Old maestors

I have lived at least eight lives
His blond lock of hair and sooty alley, his summers and loves, rivers and intersections, marked the early youth of so many of us and weaved into us like a code, like a gift. He left us the Immortal Poem and Nonreturnable Song, better than anyone taught us that thing about ants and eagles, scattered all around us the magical images from that ”land of czardas, glasses and landless people”. This unforgettable Banatian, chaste debauchee, poet, painter, journalist, sailor, talker, ”the last Duke of Vojvodina”, he who could do anything, told us at the end: ”If they tell you that I have died, don't believe it. To die I don't know how”

By: Zorica Todorović Mirković

He believed he was immortal. And long before he wrote the Immortal Poem, the prophetic verses of which transformed into the poet’s continuance. He knew, even after moving to the eternity of stars, he would remain scattered around Vojvodina, the homeland that he loved ”from barns to the sky, from mud to wheat, this land of czardas, glasses and landless people”. He suspected that his Blond Lock of Hair, promoted in 1965 at Belgrade theatre ”Atelje 212”, would become the hymn of first youthful infatuations and loves, and that, together with some of his other lyrics, it would find the permanent home in literary chrestomathies.
Only on June 24th, 1986, when, at the age of 54, after losing the battle with a severe disease, they talked about Antić who was not there. He left, but the other Antić remained, the immortal one, who is still there in sooty alleys, in melancholic chords of Gipsy ballads winding from tamburica strings, in the smoke and drunkenness of taverns, on the banks of the Danube, in auteur films Holy Sand and Breakfast with the Devil. He is there in the lens of a small telescope through which he would look, sometimes for hours at a time, at his house in Mihaila Babinke Street no. 1, at the Avijatičarsko naselje in Novi Sad, waiting, as he used to say, for the sky to come and visit him.
He lived fast. He wanted everything, right here and right now. He was born in Mokrin and lived in Kikinda, Pančevo, Belgrade and Novi Sad. Years went by at the speed of an express train, taking away school, high school and student days... He was a film-maker, got married and divorced, dreamed, and in between he wrote poems and newspaper articles. The disease caught him by surprise, wearing him mercilessly. Right before leaving, he bespoke that no one was allowed to deliver a eulogy for him, only Tugomir, with the orchestra of Janika Balaš, upon his wish, sadly plaid the Gipsy ballad ”Chororo”. People from Novi Sad and what was then Yugoslavia bid farewell to the Duke of Vojvodina using verses of the Immortal Poem recited by actor Miodrag Petrović.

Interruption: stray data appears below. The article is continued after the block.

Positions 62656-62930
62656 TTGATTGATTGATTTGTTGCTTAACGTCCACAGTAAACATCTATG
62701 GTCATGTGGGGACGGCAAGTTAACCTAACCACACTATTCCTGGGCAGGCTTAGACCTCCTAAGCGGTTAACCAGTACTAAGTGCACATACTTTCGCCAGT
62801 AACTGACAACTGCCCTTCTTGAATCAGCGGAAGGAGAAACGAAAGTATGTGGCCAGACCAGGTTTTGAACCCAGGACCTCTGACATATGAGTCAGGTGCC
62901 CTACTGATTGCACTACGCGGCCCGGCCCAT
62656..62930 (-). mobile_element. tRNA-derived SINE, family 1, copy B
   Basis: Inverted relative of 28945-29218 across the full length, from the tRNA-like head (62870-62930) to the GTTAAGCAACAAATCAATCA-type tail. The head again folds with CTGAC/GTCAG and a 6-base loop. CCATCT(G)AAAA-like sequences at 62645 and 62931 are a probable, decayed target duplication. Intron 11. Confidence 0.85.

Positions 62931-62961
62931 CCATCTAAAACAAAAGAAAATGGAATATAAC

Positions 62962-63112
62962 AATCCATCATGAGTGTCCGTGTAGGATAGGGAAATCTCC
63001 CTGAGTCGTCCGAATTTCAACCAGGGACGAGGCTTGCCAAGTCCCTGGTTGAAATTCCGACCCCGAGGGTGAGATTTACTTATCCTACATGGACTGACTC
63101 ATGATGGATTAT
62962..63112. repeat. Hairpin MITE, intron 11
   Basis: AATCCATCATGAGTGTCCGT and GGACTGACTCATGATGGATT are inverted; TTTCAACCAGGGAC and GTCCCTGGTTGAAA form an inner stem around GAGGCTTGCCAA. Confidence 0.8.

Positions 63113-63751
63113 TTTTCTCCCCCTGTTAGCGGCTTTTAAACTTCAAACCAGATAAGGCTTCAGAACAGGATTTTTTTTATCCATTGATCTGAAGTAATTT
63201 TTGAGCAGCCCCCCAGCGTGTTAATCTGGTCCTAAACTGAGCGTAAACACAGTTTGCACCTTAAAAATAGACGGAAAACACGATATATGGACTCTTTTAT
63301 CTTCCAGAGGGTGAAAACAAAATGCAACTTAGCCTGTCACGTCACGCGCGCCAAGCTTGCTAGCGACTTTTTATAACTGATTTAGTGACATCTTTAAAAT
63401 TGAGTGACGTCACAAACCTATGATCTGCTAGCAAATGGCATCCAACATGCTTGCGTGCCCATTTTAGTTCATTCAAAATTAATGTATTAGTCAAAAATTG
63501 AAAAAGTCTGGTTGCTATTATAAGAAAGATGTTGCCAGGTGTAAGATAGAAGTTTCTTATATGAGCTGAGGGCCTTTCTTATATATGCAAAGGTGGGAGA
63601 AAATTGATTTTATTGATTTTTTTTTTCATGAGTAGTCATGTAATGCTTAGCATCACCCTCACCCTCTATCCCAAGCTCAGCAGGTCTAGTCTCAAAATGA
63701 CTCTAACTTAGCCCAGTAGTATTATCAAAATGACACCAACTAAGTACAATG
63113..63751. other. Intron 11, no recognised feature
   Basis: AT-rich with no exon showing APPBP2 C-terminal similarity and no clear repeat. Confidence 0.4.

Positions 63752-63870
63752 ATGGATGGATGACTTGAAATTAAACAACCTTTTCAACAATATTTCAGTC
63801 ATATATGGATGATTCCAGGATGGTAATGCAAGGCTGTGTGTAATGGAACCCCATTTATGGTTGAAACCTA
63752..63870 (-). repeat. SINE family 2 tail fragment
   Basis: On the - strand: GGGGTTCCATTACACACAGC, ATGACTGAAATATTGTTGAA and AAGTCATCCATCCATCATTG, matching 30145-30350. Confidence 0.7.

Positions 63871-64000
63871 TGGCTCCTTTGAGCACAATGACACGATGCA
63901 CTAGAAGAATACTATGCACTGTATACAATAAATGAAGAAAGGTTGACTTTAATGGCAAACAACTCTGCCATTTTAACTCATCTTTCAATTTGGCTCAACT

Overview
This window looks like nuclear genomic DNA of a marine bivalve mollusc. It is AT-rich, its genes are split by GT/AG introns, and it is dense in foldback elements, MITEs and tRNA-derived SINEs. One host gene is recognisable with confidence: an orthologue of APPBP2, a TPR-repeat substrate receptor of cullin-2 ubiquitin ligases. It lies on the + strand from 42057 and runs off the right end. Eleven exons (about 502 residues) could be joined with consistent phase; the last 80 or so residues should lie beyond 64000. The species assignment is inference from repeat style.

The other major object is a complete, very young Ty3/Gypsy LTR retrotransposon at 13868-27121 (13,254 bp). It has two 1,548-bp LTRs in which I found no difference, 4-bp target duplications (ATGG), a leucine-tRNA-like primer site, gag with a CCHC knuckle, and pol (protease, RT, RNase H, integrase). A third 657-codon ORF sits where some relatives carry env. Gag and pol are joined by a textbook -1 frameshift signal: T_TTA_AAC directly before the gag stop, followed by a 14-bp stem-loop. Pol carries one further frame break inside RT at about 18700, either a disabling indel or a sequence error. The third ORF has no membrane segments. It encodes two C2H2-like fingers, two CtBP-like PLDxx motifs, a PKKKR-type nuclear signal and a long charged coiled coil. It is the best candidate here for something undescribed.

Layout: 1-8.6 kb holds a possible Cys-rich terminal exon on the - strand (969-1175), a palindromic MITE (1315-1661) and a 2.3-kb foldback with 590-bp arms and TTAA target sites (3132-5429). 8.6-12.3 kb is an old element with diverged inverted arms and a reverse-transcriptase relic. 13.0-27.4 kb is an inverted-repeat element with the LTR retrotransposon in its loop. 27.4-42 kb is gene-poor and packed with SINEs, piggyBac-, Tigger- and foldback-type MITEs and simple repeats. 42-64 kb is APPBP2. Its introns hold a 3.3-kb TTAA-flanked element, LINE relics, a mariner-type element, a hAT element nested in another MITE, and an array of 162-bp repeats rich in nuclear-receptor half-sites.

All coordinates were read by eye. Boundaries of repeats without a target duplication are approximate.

Antić’s versatile gift left a permanent mark on everything he touched. He wrote about serious philosophical issues in such a manner as to make it understandable to all readers. His poems have high artistic quality, but are also bestsellers read during summer vacation and during school classes. What is the origin of that strength, magic, creativity, talent for so many crafts and arts...? Not knowingly, he provided the answer himself:
”... I have lived many lives. At least eight. My first life was journalism. The second life is poetry. Then film, television, theatre. My life is also wondering, straying, women. And, in a post scriptum, he adds: taverns, Gypsies, taxi drivers. I was able to do all this because I was a journalist.”
Generations of journalists of Dnevnik remember how he would, bent over a typewriter, ritualistically take out his notebook, underline a word or a sentence, run his fingers through his hair and start typing his article. He wrote quickly, all in the same breath. Later, not saving his energy, he would editorially polish his manuscript.
He was an exceptional reporter. He published his conversations with readers in the form of a feuilleton in the section of Dnevnik entitled ”Usually on Fridays”. Unstereotyped, he would pack them in a completely new newspaper genre. He talked about this to his colleague and friend Ljuba Vukmanović:
The section ”Usually on Fridays” was my attempt to, with a little bit of sorrow and a smile, emulate Chekhov. My temper was different and it was nothing like him, although I would have been proud if it had been. And so, actually, it looked like me. The record had something of its own, and I followed it. I think that I have created something between information and literature in journalism, a kind of hybrid that readers need, and we used to call it feuilletonism.”
At first he only liked journalism, and later, fascinated by this profession, he respected it.
”A galley proof must be written for a long, long time” – he used to say, recommending everybody to write it in such a manner as to remain honest both to themselves and to others. ”Once I wrote an editorial for the May 1st issue of Dnevnik. I was proud of that 1-2 page long article. I asked my mother Melanija, while she was reading it, how she liked it. ‘Mika, it is wonderful, but you lie a lot!’ she said. In order not to let down those whom I trusted, I never lied again.”
He spoke honestly and in a picturesque language, not pretending to be an artist.
”I paint”, he claimed, ”so that I could breathe deeply. I don’t paint so that I could be a painter, I paint so that I could be human... Painting is what is saving me from dying. Dying, I think. Thinking is the most horrible way of dying. And a painting wouldn’t even let me think. While painting, I watch, observe in my horrific solitudes.”


He knew, this fabulous Banatian, how to create the magic of ordinary, in everything and from everything. His adoration of taverns and bars, in which he invested like in his house, reflected a bohemian infatuation with life, alcohol, women, song... In one newspaper report in the section ”Usually on Fridays” the Yesenin from Vojvodina writes:
”I publicly declare that I frequent numerous taverns and that I can carouse so well, that it is simply unbelievable. Gypsies have been playing for me, year after year, they play without notes, straight from their hearts, and I know that I spent a good part of my life on them, and they on me, and that because of them I even learned Roma language so well that nobody could translate better than me all the verses of, for example Pira mange korkoro, kaj sem devla chororo...”